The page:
Association between Social Network and Obesity among Adult Population

Xiao Yi Brenda Lee, Nur Wafiah Yusof, Naganathan Kathiresan Pillai, Christina Gertrude Yap, Nowrozy Kamar Jahan

Research output: Contribution to journalReview ArticleResearchpeer-review


Objectives: Our main objective is to establish an association between obesity and social networks among the adult population as well as understanding the underlying mechanisms. We aim to provide suggestions for the development of future interventions to treat obesity. Methods: We carried out a literature search from 4 databases: PubMed, Embase, Scopus and Web of Science. We conducted a systematic search targeting on 3 main concept terms—“social network”, “obesity” and “adult”. A final pool of 11 articles best fitted for our topic was included. Results: We have established a clear association between obesity and social networks. Single women with the co-living arrangement have a higher waist circumference (WC), consistent with a higher predisposition to obesity seen among single individuals but lone living divorced men had lower WC compared to those with partners. Women with high incomes are less likely to be obese in comparison to highly social men with low income. The degree of the effect on social networks and obesity was inconclusive due to differences in the study population. Generally, women with low social participation tend to be obese. However, non-partnered women consistently showed a higher WC in comparison to their partnered counterparts regardless of participation rates except for divorced women. Living in a neighborhood with access to active transportation, high socioeconomic status, increased levels of social trust and social support reduces the prevalence of obesity. Mechanisms of cultural ideals, nature of employment, stress, gender, self-selection, network influence, social contagion and shared built environment may have contributed to the variation in results obtained. Conclusion: Association between social network and obesity exists. However, its overall effect on body weight is affected by a variety of factors. Sociodemographic factors and network characteristics of the population may influence the impacts on body weight. Therefore, a good understanding of the mechanisms associated will assist the development of effective network-based interventions.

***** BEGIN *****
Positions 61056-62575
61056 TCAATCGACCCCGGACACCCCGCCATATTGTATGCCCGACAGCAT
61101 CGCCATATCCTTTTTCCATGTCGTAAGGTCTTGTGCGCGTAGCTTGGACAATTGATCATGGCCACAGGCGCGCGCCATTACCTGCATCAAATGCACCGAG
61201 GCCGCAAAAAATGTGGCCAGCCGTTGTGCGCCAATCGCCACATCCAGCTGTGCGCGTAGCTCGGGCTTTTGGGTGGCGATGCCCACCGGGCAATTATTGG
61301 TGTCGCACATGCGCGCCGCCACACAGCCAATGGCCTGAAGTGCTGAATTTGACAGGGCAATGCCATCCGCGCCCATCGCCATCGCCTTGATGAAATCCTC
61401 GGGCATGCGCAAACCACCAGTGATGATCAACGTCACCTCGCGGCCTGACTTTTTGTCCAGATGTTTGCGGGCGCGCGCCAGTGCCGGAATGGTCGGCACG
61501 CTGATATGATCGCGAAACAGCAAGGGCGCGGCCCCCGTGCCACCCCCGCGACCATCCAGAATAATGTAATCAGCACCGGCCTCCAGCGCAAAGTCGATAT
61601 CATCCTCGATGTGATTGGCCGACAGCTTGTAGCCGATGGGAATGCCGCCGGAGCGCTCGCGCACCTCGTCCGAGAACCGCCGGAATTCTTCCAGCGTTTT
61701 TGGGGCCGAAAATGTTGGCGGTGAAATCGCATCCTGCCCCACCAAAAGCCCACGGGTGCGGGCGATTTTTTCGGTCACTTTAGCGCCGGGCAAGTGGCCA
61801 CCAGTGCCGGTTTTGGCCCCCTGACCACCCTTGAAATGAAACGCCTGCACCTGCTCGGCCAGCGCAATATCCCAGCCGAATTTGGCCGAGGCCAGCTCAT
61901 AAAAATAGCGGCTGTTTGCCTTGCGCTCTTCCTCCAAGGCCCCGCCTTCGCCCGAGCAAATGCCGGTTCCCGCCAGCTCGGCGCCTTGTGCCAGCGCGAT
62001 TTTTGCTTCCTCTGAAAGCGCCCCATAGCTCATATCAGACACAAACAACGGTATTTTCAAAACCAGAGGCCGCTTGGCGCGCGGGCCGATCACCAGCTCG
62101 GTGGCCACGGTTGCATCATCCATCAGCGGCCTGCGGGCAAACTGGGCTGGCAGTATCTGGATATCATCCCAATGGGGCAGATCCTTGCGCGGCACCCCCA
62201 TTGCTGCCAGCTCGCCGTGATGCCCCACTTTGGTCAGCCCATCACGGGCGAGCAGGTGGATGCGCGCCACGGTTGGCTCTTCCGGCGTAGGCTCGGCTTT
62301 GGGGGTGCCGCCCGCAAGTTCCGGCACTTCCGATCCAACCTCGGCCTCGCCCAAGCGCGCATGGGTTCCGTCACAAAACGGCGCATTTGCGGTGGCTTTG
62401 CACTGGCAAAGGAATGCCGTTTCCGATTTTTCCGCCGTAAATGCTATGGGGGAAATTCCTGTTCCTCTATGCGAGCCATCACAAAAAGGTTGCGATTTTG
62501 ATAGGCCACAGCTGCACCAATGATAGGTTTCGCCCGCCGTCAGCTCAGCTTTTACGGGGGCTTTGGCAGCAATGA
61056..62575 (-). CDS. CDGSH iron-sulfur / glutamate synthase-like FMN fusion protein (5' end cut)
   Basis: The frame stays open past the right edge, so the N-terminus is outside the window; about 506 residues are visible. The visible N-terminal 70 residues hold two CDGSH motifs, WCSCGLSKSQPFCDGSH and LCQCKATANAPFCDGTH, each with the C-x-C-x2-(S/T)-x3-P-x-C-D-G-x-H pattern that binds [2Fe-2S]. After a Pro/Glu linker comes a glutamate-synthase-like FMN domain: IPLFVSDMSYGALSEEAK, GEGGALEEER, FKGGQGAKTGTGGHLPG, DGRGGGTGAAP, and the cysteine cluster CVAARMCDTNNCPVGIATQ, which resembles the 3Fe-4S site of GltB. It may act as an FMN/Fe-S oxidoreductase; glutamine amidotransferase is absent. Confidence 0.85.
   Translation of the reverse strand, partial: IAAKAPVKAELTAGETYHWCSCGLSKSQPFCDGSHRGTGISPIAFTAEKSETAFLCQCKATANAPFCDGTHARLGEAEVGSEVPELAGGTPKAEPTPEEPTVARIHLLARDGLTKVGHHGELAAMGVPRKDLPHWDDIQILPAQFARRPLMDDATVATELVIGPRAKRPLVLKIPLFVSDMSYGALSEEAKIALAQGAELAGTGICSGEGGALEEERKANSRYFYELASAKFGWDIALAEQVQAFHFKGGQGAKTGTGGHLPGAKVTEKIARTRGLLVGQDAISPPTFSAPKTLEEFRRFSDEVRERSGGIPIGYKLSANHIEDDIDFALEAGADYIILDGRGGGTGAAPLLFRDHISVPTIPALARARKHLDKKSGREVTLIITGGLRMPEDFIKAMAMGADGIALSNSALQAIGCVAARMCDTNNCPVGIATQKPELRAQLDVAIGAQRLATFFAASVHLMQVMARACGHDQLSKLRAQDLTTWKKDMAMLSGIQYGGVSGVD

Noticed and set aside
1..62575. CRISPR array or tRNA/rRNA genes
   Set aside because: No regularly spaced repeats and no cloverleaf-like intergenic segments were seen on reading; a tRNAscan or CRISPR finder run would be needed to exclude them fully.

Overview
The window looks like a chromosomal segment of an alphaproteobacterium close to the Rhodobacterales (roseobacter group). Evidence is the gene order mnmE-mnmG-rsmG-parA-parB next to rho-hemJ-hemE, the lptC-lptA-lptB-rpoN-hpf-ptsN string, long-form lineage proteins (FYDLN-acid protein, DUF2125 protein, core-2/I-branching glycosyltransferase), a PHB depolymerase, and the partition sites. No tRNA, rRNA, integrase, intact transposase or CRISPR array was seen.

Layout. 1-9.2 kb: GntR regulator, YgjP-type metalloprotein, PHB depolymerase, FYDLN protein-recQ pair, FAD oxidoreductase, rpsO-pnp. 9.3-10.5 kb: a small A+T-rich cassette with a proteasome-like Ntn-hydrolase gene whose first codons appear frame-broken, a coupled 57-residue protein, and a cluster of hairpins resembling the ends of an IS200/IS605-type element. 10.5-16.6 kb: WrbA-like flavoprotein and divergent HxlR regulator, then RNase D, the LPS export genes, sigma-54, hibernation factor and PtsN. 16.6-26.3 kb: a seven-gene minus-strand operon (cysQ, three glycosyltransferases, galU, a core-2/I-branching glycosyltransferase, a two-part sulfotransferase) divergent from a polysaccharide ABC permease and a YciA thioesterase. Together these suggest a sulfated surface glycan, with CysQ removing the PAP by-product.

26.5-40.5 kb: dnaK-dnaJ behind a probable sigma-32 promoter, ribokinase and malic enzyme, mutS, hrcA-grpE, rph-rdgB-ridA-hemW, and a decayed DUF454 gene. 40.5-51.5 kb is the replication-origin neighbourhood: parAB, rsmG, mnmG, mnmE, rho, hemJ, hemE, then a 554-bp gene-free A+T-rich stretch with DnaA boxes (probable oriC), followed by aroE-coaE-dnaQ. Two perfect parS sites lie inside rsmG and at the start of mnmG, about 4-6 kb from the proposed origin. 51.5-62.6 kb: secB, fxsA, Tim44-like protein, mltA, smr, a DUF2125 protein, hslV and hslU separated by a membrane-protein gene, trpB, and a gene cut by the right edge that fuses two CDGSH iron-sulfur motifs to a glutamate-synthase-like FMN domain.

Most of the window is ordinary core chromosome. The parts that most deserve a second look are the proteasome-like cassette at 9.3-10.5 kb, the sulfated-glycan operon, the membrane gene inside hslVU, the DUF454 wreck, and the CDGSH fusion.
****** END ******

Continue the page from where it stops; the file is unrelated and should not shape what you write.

Original languageEnglish
Pages (from-to)20-46
Number of pages27
JournalOpen Journal of Endocrine and Metabolic Diseases
Issue number2
Publication statusPublished - Feb 2022


  • Social Network
  • Obesity
  • Adults

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